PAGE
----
Advice for new councillors

With the area’s new councillors now all settling in their new roles, this week I offer some advice . . . .

(1). The most important thing to remember is that you’re not important, so don’t start thinking you are. The council upon which you serve is important, your role in society is important, the office of councillor is important, but you are not.
You may be popular but the odds are that you are on the council because someone pinned a rosette on you, of a hue that your voters preferred.

This may seem a little harsh, but as editor of the Chronicle I know I’m not important either.

The previous editor held that position for 40 years and during that time he was the person everyone wanted to speak to. As his deputy, they’d sometimes deign to speak to me, but usually they wanted him.

Then one week we ran a small panel saying I was the new editor. On Monday morning the situation was reversed: everyone wanted me and the calls for him stopped coming. Now: either I’d miraculously gained enormous wisdom and influence over the weekend, or it was simply the position that was important. Obviously, it’s the latter, much as I’d like to believe the former.

You’re on the council now and you’re the person to go to, but if you lost your seat they’d all go to someone else.

(2). Your loyalty is to the people who voted you in, not any political party you may belong to. Voting along party lines or because of national policy has no place on a local council.

It’s noticeable that politicians regularly go over to the USA and come back with good ideas (sometimes not so good) but none has ever returned with the basic element of local government in America: town councillors (or at least the US equivalent) are not elected on party lines. They are elected on their own achievements, as individuals.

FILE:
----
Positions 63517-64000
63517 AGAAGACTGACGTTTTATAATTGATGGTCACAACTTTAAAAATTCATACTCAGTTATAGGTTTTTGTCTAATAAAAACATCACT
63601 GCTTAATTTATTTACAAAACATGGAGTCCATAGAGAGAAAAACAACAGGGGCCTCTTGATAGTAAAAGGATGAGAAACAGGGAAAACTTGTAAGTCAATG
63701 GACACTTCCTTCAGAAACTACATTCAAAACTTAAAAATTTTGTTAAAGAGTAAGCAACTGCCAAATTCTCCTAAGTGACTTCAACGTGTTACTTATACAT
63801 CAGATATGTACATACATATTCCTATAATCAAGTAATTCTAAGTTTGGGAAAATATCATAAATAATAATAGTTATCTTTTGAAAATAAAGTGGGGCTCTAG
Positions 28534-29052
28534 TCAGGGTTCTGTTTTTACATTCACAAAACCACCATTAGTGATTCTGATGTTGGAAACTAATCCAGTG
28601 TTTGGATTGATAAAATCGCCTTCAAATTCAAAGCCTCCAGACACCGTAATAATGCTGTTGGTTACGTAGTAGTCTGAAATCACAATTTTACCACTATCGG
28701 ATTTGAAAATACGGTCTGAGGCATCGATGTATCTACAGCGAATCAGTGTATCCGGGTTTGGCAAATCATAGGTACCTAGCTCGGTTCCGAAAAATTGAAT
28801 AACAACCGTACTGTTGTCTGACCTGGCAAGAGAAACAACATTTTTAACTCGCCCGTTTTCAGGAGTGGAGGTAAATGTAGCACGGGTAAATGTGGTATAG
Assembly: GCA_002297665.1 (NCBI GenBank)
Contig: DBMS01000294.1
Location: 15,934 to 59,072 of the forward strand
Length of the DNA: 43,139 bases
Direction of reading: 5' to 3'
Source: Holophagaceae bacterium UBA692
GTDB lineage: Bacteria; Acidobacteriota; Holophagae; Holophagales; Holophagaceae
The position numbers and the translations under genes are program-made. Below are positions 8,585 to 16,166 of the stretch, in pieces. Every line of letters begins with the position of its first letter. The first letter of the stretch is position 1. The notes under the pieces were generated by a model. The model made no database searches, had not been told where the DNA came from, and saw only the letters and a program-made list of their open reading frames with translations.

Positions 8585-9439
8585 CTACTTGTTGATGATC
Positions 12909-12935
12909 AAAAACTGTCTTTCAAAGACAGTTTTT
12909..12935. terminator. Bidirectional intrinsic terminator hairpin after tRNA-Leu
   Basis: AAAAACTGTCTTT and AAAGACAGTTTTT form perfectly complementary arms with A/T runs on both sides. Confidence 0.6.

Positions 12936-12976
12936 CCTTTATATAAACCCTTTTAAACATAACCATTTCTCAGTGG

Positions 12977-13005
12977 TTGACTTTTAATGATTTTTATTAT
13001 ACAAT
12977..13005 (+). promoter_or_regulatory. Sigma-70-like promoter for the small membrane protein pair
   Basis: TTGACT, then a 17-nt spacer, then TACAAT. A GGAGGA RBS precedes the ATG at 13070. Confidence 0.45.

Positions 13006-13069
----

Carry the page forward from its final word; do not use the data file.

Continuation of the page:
As an aside, this is the reason local newspapers endorse candidates in the US — there is no wider implication. We could (say) have recommended Denis Murphy or Sam Corcoran or Glen Williams but as soon as we pick a candidate, we favour a party. This stifles honest debate about candidates.

As a further aside, we could ask why this is. It’s not terribly good for democracy.

It obviously makes it easier — parties can round up people and stick a rosette on them, and people know for whom to vote, without having to bother reading about candidates. This is a rather lazy form of democracy, and people do get elected who have no interest in doing so, standing just to make up the numbers.

The downside is that independents, who may well be very talented, just not interested in political parties, find it harder to get elected.

Maybe one of our more adventurous councils could try and sever the links between party politics and councillors.
Incidentally, Congleton Town Council’s code of conduct implies that party politics has no place on the council.

Members are told that “you must act solely in the public interest”; “you must not place yourself under .. . obligation to outside individuals or organisations”; “you should exercise independent judgement . . . reach your own conclusions on the issues before you and act in accordance with those conclusions.”

That last point includes the phrase “(you) may take account of the views of others, including a political group,” but the general tenor of the code is to vote independently. We shall be watching for anyone putting party before people.

Talking of which:

(3). We (in the media generally) are not out to get you, or your council. Do your job correctly and fairly and don’t say anything too stupid and you’ll have no complaints about your Press coverage. Councils generally complain about negative reporting but in fact most reporting is either positive or neutral. You’ll just remember the bad stuff, that’s all.

As long as you remember point (i) — that you’re not important in the first place — you won’t go wrong.

Talking of the media: you stood because you wanted to help people and get involved. You didn’t do it to get your photo in the Chronicle, or any other newspaper. Some causes need publicity, and we’re happy to help, others do not. But whatever you do, you doing it for its own sake, not to get publicity.


(4). It’s also true you won’t get praise for your good work, only complaints for your failings. That’s human nature. You can do 99 good things, but it’s your one cock up that people will complain about, probably by writing to the  Chronicle. Suck it up. And don’t complain to us: we can run a report every week for a decade but the one week we lose it, odds are someone will write in saying “I don’t know why I bother writing our reports when you never use them…..”.

There you go.

Don’t believe in your own importance, put your people first and don’t expect praise.

Why did you stand for council again?

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